I Was Talking to...um...the Cat
By Sara Davison
One of the most productive and, in my opinion, essential steps in proofing your work is to read it out loud. I have often finished a manuscript, read it over a hundred times, paid to have it edited, received feedback from my writers’ groups and beta readers, and finally allowed myself to relax, convinced it was as perfectly polished as I was capable of making it.
Then I’ll launch into the final stage before sending it off to an editor, agent or contest: reading it out loud. Inevitably—and by that I mean every single time without exception—something catches my attention as I’m reading. I’ll have either used the same word three times in a sentence, or changed something somewhere along the line and now the tenses don’t match up, or a sentence is so long I’m practically hyperventilating by the time I reach the end of it. These are all things that I and a stream of other people, while reading the words on a screen, will have failed to catch.
There’s something about hearing the words in your ears. The process is comparable, obviously, to that of converting a solid to a liquid. Reading your work out loud applies pressure (or heat) to your manuscript. During this stage, all that is solid or clunky in your work is melted down so that the words and the story can now flow smoothly. The dross (in this case, unnecessary words, awkward phrasing, repetition, lack of proper punctuation etc.) that rises to the top as you read can now be scooped off in order to de-contaminate the final product. What’s left at this point should be pure gold (which, unfortunately, is often where the analogy falls apart. Assuming it hadn’t, in your mind, a while ago.).
And don’t worry about your loved ones coming in and finding you mumbling away to yourself, confirming their long-held suspicions that you are a few sandwiches short of a picnic. You’re a writer. They were bound to find that out sooner or later.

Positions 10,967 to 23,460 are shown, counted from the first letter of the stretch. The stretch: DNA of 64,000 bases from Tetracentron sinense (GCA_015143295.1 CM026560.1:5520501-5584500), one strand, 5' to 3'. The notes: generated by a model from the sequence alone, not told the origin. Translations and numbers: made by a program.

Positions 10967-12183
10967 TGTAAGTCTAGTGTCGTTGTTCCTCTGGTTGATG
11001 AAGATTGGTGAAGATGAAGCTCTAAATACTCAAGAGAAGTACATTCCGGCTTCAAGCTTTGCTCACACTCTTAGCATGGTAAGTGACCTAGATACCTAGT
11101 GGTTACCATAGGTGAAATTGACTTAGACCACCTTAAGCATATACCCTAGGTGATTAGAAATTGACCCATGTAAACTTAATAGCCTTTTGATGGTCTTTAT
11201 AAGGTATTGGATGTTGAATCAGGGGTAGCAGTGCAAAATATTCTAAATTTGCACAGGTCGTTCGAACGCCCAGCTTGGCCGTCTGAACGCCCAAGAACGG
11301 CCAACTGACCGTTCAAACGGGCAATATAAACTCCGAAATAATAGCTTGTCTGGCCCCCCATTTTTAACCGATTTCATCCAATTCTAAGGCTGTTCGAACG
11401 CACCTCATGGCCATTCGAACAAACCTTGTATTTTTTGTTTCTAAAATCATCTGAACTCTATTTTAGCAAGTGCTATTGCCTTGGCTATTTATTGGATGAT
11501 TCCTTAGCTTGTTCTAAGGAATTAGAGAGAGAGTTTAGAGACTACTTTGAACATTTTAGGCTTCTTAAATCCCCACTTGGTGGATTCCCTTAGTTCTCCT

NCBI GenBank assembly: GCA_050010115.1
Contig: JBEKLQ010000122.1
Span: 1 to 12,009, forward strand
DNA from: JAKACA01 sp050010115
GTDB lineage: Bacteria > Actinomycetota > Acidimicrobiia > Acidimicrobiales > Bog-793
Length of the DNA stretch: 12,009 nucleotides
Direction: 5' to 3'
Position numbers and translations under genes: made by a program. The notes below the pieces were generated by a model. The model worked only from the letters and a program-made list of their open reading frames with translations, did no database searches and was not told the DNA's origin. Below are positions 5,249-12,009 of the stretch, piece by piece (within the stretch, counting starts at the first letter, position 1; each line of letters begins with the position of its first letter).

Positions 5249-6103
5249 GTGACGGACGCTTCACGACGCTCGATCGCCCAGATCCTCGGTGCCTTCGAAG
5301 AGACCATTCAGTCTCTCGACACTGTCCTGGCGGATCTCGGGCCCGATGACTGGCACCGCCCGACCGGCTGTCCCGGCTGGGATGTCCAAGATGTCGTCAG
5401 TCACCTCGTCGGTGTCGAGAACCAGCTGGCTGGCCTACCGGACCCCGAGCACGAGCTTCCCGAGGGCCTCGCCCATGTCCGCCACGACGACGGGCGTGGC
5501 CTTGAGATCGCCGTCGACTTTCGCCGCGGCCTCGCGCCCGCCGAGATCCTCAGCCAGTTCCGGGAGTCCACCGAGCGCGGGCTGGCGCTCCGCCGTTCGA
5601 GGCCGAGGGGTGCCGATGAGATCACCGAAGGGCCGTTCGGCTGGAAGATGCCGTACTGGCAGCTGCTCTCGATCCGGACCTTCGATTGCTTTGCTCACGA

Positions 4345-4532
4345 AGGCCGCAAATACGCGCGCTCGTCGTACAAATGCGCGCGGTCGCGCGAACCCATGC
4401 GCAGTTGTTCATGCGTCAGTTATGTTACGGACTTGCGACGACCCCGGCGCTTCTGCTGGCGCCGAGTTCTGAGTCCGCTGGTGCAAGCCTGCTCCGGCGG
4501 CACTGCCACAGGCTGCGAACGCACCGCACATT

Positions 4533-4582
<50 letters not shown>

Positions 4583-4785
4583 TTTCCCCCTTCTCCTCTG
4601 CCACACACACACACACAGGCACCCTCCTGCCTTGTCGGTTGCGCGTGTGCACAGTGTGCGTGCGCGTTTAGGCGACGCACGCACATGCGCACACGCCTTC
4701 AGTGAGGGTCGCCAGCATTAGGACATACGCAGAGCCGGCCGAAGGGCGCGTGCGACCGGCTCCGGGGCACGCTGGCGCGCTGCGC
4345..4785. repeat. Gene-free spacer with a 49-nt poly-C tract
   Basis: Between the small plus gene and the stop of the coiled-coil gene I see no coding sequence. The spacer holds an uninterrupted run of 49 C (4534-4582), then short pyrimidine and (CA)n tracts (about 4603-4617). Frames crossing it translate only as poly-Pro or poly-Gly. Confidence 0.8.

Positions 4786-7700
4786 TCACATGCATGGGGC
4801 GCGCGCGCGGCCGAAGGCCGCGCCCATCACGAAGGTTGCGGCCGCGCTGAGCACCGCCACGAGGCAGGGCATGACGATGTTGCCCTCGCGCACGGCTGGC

If you do feel strongly about maintaining the illusion of sanity, I recommend purchasing and wearing a Bluetooth at all times. That way you can talk away to no one, even gesture wildly, while walking down a busy sidewalk, and no one will give you a second glance.
Frankly, once your family faces the truth, life becomes a lot easier. Perpetuating the stereotype that, as a creative spirit, you live in a beautiful world of your own making somewhere inside your head, relieves you of the pressure to pretend that you are capable of performing the household tasks a normal person would. Much like Vincent Van Gogh “creatively expressing himself” by cutting off his own ear, I’m able to get away, startlingly often, with serving bowls of cereal or grilled cheese sandwiches or Kraft Dinner for supper, and dusting the house once or twice a year, if that. I’m quite sure my poor husband clings to the hope, as he piles up enough books and papers to clear a place-mat-sized space at the table for him to eat, that all of this will one day be nothing more than an interesting—and hopefully humorous—footnote in the story of my journey to J.K. Rowling-esque fame and fortune.
So read away. Preferably loudly and with expression. The best example of this I ever saw was a guy in one of my writer’s groups who was incapable of reading his work while sitting down. He would pace, wave his arms, change voices, and generally put on a performance worthy of the Stratford stage as he presented his writing. I know we were entertained, and I’m sure he derived great pleasure from the exercise as well.
If you still suffer from pangs of self-consciousness, feel free to go out and buy a cat so you can assure everyone who walks in on you that you weren’t actually talking to yourself at all. If they are as kind and long-suffering as my family, they may even pretend to believe it.
About this Contributor:
Sara Davison has been a finalist for three national writing awards: Best New Canadian Christian Author; Best Column – Single; and Best Novel – Mystery or Suspense. Davison is a member of three different writers’ groups, two of which she helped to found. Her favourite way to spend the days (and nights) is drinking coffee – a running theme throughout her novels – and making stuff up.
Website: Choose to Press On
Facebook: Author Sara Davison